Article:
Re: Getting Started (was Re: Arcs off the fingers... )
> Original Poster: Parpp807-at-aol-dot-com
> In a message dated 2/10/00 9:09:53 AM Central Standard Time,
> << Hi Robert,
> My first hint of a Tesla Coil came when I was about 8 and
> read about a 1/2 wave horizontal model in a book on spark coils. It
> was many years before I got around to building one. Much time and
> wire was wasted at that stage in learning about tuning rules. I had no
> idea then that sparks could reach many feet or come out white hot.
> The description in the book was of "purplish sparks about 3 - 4"
> long). The book came from a library and I have no idea who wrote it.
> Malcolm >>
> Hi Malcolm,
> >From the tone of your note I think I can guess, but I would like to read
> you have concluded from your early attempts at coil building.
I didn't try building one until about 18 years later and then it was 1/4
wave model. With not a shred of data to go on I wound several
secondaries and tried wire length formulae which I obtained from
several sources after my attempts met with failure. It was then I had
the idea of feeding the base with a sig gen and examing the e-field
with a scope and realized that tuning was involved. My first working
coil was an absolute dog. Small spherical topload etc. although with
the benefit of hindsight, I realise now that a couple of the
secondaries weren't too bad. I eventually got 20" from a transformer
that now gets to five feet and could possibly do more.
During this period I discovered for myself that bigger
toploads worked better. That 20" (spark) coil was a spacewound low
inductance benchtop model. The primary was a single turn (sort of
like Tesla's ;) and after snaffling a large ceramic cap in return for
helping somebody else, I discovered that winding a standalone tank
using this cap and placing it directly above the primary improved
coupling and performance to the point where it would drive a 9"
sphere and give the 20". Prior to that, it couldn't break out.
Occasionally the cap would flashover with 3" sparks (tank had 11
turns). My main primary cap was two oil filled transmitter smoothing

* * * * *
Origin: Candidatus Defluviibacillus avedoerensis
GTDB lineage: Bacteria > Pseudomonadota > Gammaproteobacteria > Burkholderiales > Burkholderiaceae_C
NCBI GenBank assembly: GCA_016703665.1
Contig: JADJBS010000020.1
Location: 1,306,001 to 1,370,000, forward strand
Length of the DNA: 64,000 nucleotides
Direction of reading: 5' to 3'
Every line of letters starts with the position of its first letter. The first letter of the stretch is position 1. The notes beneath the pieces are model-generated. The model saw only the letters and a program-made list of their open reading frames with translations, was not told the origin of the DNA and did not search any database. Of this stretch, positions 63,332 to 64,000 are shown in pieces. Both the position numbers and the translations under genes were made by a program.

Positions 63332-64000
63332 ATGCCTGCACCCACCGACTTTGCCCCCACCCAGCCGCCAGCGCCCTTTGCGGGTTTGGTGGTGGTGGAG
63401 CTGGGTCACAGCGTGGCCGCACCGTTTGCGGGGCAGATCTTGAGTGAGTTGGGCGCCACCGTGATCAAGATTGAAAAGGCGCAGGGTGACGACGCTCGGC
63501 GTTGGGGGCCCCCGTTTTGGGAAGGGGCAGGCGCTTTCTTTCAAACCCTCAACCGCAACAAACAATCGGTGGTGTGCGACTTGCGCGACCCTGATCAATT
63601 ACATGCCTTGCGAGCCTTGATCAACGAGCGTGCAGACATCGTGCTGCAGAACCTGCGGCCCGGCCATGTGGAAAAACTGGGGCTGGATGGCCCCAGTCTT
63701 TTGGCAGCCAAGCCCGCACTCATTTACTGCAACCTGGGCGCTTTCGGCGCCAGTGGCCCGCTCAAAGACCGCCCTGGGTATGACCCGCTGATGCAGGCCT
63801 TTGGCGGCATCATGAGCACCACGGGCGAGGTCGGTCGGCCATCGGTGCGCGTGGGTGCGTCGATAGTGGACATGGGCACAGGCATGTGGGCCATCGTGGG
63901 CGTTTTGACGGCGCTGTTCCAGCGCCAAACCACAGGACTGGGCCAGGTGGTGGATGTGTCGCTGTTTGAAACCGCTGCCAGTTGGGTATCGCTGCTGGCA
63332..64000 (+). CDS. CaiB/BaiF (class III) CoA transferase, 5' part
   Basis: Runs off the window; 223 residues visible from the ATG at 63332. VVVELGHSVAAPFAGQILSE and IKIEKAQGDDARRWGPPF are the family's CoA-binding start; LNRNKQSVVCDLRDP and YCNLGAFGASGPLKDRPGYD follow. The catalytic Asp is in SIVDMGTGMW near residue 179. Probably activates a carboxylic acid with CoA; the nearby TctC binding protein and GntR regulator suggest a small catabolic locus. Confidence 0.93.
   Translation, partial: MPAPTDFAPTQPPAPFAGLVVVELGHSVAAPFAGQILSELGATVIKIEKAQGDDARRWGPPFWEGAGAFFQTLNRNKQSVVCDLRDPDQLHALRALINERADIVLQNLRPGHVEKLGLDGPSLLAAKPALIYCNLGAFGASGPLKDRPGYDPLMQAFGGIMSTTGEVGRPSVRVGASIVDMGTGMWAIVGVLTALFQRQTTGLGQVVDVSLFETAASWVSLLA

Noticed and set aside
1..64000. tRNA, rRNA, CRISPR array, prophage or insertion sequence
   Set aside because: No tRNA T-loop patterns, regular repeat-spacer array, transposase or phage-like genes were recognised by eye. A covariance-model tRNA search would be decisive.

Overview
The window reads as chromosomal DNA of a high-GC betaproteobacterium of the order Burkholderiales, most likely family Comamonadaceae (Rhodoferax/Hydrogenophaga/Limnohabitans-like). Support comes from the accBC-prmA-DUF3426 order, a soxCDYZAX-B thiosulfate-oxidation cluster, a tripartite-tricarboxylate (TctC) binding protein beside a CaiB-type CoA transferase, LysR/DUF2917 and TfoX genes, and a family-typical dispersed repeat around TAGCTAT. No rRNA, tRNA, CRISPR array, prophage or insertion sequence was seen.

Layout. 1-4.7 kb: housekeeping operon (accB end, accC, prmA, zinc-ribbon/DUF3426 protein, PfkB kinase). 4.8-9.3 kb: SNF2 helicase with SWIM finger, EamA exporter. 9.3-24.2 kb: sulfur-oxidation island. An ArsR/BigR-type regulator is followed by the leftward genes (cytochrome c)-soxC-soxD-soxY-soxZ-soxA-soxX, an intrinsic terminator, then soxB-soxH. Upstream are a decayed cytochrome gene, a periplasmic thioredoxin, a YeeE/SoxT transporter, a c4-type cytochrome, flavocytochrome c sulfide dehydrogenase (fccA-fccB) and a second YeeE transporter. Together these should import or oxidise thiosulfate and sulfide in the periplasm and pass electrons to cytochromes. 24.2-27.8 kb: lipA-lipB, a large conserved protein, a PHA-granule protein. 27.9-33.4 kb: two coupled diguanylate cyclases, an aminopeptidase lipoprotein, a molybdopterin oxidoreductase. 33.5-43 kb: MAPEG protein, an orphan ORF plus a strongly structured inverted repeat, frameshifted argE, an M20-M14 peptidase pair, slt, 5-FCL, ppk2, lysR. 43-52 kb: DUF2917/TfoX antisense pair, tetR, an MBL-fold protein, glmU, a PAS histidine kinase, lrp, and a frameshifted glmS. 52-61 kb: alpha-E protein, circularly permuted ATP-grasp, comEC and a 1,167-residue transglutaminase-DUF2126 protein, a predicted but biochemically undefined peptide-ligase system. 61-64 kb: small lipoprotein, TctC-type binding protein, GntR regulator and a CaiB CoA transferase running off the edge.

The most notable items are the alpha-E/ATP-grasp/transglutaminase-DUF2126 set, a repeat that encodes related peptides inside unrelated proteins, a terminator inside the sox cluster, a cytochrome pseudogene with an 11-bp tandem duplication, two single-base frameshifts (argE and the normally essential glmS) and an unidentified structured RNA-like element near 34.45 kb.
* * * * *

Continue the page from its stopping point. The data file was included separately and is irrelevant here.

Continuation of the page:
caps in series. The overall tank value was 0.12uF which turned out
to be almost perfect for the transformer but heating and the demise
of the internal connecting wires showed that these were a bad
choice. I was also determined to find out how to wind a secondary
to a predictable frequency. A spreadsheet showed none of the
wirelength formulae converging at which point I realized they were
wrong. It was another year before an exhaustive hunt of old radio
books turned up Medhurst which met with immediate success in
predicting the frequency of all the coils I had wound. The amazing
thing to me was that turn-turn C didn't even figure in the final
analysis. I tested it on clowewound and spacewound coils. It worked
every time. The realization that none of the writers I had read
understood the basic principles of what the secondary was spurred
a flurry of research on my part.
In 1993 in a fit of boredom one August holiday, I designed the
coil that now currently lives at work (the 5'er job). I designed a dry
fired low ESR poly cap for it. I was stunned to see three+ footers on
first firing. The coil was scoped-tuned prior to power-up. Since then,
refinements to the transformer, cap and topload have got that figure
to the occasional 5 footer. That coil plus 6 months of research
(incomplete I am sorry to say) formed the basis of a magazine
article I wrote. I figured that if available literature was misleading me,
it would also be misleading others and I had a recipe that I knew
A few months later, I discovered email and the usa-tesla list
and the rest is history.